Eugene, Oregon – The four fastest women sprinters from last year are ready to unleash down a fast track in the Prefontaine Classic 100 meters. 

Four gold medalists and three IAAF Diamond League winners bring a collective 18 gold medals and nine Diamond League titles to the Hayward Field track that last year produced four of the world’s top nine performances.  The field containing four sub-10.80 sprinters can possibly challenge the only time three have run as fast in the same race since the 2013 Pre Classic, with a wind just above the allowable.

Shelly-Ann Fraser-Pryce, 29, is on the verge of unseen history.  The reigning Olympic and World champion in the women’s 100 meters already owns the most gold medals ever in the women’s 100 meters with five.  In the Olympics, the Jamaican record holder can already match Gail Devers and Wyomia Tyus as the only with a pair of 100-meter golds and she is aiming to be the first with three in Rio.

Fraser-Pryce has the most wind-legal sub-10.80 times this century with 12, accumulated in a record five different years, all winning efforts.  She won her fourth Diamond League title last year – her record third in this event.  Her No. 1 world ranking by Track & Field News last year was also her fourth – the most this century and equal to Jamaican legend Merlene Ottey.

Blessing Okagbare, 27, is the only 100 sprinter to have ranked among the world’s top 10 by T&FN in each of the last five years.  The Nigerian is African record holder at 10.79 and owns World Championships medals in the long jump (silver) and 200 (bronze), but seeks her first in the only event she has made every major final since 2011.  Her only Olympic medal is a bronze in the long jump dating back to 2008.  She ran her fastest-ever time, a wind-aided 10.75, at the 2013 Pre Classic.

Murielle Ahoure, 28, of Cote d’Ivoire was the 2013 World Championships silver medalist in both the 100 and 200.  She is a two-time silver medalist in the 60 meters at the World Indoor Championships (2012 & 2014).  Ahoure has ranked among the world’s top 10 in each of the last four years and last year was an eyelash behind Fraser-Pryce in the Pre Classic as both ran 10.81, a lifetime best for Ahoure.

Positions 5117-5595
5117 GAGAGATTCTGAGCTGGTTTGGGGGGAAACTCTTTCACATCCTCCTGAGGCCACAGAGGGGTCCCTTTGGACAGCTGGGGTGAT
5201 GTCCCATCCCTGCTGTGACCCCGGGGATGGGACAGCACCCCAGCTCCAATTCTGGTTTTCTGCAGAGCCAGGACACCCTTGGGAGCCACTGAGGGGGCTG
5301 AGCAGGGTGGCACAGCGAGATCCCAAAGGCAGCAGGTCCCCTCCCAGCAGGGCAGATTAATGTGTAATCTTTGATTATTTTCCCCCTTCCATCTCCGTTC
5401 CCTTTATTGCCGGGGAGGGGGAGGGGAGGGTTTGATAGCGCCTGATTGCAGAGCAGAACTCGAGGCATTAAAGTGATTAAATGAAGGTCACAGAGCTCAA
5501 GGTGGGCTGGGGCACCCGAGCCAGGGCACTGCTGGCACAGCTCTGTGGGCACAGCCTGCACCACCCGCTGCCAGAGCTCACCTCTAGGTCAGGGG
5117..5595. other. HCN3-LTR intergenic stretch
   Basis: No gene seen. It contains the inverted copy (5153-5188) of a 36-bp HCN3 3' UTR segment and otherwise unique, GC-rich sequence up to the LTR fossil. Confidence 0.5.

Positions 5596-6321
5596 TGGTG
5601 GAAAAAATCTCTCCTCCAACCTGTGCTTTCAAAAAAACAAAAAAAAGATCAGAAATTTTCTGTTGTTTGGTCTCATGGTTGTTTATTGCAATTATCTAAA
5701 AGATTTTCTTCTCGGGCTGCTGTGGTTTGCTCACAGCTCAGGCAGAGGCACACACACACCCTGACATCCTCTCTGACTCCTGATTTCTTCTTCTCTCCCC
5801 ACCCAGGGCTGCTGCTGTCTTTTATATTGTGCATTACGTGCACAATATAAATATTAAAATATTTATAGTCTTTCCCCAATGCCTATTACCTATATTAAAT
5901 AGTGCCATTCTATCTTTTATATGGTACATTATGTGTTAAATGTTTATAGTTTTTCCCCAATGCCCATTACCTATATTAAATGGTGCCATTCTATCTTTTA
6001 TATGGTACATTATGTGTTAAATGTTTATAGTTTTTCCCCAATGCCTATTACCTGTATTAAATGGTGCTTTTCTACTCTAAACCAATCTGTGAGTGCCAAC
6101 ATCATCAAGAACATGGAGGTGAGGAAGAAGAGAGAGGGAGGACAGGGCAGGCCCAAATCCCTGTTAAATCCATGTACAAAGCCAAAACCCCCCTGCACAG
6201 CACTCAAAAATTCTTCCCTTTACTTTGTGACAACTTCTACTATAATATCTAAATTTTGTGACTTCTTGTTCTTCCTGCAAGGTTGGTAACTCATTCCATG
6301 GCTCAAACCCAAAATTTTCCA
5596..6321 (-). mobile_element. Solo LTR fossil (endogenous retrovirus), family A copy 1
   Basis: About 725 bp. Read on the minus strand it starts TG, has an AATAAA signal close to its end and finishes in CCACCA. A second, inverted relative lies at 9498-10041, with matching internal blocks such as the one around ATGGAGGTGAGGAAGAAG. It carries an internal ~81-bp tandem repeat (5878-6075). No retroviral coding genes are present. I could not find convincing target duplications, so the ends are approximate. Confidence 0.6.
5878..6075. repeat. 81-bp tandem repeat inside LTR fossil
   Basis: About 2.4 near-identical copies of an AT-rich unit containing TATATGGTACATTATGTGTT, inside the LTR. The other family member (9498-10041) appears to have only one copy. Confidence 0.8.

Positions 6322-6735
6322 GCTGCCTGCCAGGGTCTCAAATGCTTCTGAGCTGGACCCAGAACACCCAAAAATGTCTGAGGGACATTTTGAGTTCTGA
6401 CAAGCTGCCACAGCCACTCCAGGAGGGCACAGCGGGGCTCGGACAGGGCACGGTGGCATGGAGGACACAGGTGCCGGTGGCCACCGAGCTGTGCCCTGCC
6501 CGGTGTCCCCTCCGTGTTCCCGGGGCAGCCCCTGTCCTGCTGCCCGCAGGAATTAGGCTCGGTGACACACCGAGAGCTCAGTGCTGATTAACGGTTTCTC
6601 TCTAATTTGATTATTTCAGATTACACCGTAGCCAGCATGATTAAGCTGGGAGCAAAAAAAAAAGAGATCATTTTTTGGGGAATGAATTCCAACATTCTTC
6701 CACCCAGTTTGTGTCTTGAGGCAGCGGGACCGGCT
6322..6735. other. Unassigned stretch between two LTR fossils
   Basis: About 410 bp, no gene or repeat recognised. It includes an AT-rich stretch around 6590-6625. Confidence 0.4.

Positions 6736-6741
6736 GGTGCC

Carmelita Jeter, 36, of the U.S. is the world’s second-fastest ever at 10.64.  She was ranked No. 1 in the world three straight years (2009-11), the only to do so this century.  Jeter is the 2011 World Championships gold medalist and also won silver at the 2012 London Olympics.  

She anchored the USA world-record 4×100 team that won gold at the 2012 Olympics.  Jeter won first two IAAF Diamond League titles in 2010 and 2011, adding another in the 200 in 2011.

American Tianna Bartoletta, 30, is a world-class sprinter coming off the best season of her career, winning her second World Championships gold medal in the long jump with a lifetime best 23-5½ (7.15). Her explosive power was also notable in the 2012 London Olympics, where she led off the world-record setting U.S. 4×100 team and finished 4th in the 100 in 10.85, still her PR. 

Bartoletta is set to attempt a rare double she first completed last year, when she won the Pre Classic long jump (she owns the last two Diamond League titles) and came back the next day against a world-class 100 field.

English Gardner, 24, knows Hayward Field as her former home track, where she won her second NCAA title for Oregon in 2013, when she was also U.S. champion.  Last year she won the International 100 at the Pre Classic in a PR 10.84 and a month later finished as runner-up in the U.S. championships, when she clocked a new PR 10.79 in the semifinals.  She was a member of the last two U.S. silver-medal winning 4×100 teams, including the leadoff leg last year.

Barbara Pierre, 29, is the reigning gold medalist in the 60 meters from the World Indoor Championships in Portland, a week after winning her second U.S. title.  Twice ranked in the world’s top 10 by T&FN, Pierre earned her second and third Pan-American Games medals last year.  She has a best of 10.85 and won six NCAA Division II titles while at St. Augustine’s.

Simone Facey, 31, of Jamaica is a former NCAA 200 champ running her fastest 100s since she ran 10.95 at high altitude to win the 2008 Big 12 title for Texas A&M.  At 11.00, she is this year’s fourth fastest.  Facey led off the Jamaican gold medal-winning 4×100 team at the 2009 World Championships, handing off to Fraser-Pryce.


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